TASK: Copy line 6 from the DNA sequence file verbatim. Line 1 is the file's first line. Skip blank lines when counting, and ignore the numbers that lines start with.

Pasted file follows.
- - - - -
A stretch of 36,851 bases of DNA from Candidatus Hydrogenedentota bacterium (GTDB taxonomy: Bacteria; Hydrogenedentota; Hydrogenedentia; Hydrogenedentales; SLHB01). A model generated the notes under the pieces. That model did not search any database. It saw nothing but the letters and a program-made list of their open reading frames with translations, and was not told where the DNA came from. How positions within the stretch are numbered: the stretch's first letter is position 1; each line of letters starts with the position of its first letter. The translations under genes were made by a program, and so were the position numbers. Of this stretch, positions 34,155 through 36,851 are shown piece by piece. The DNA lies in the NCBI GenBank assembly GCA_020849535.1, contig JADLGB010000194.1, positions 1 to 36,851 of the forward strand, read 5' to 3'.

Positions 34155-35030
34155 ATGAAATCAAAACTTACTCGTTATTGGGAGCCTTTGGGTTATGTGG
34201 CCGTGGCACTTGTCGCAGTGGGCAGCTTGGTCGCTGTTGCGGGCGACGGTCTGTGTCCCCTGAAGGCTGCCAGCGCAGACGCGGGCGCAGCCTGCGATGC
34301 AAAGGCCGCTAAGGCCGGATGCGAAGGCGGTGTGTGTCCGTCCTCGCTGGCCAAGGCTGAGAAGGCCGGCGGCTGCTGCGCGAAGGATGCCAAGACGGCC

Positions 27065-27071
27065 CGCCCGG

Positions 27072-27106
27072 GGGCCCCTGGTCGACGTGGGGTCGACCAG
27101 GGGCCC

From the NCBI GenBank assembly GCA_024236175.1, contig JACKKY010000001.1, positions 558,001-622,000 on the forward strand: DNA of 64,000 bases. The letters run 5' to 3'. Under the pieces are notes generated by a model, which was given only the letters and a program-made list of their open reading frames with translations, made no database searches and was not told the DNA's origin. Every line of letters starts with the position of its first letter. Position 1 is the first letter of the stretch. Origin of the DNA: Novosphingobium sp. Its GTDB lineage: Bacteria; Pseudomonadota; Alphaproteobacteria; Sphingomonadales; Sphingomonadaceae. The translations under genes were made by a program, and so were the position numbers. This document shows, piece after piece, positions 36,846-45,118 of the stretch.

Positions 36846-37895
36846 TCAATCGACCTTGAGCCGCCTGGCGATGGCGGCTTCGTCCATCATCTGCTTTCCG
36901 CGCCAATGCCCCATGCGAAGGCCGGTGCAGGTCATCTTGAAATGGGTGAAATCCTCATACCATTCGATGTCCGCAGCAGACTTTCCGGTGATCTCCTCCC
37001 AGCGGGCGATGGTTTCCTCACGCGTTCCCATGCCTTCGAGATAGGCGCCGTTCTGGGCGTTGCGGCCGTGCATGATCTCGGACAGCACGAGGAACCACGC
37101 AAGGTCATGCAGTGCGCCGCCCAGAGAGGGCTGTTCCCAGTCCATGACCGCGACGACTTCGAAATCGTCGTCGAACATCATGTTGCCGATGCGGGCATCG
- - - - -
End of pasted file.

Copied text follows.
Positions 27065-27071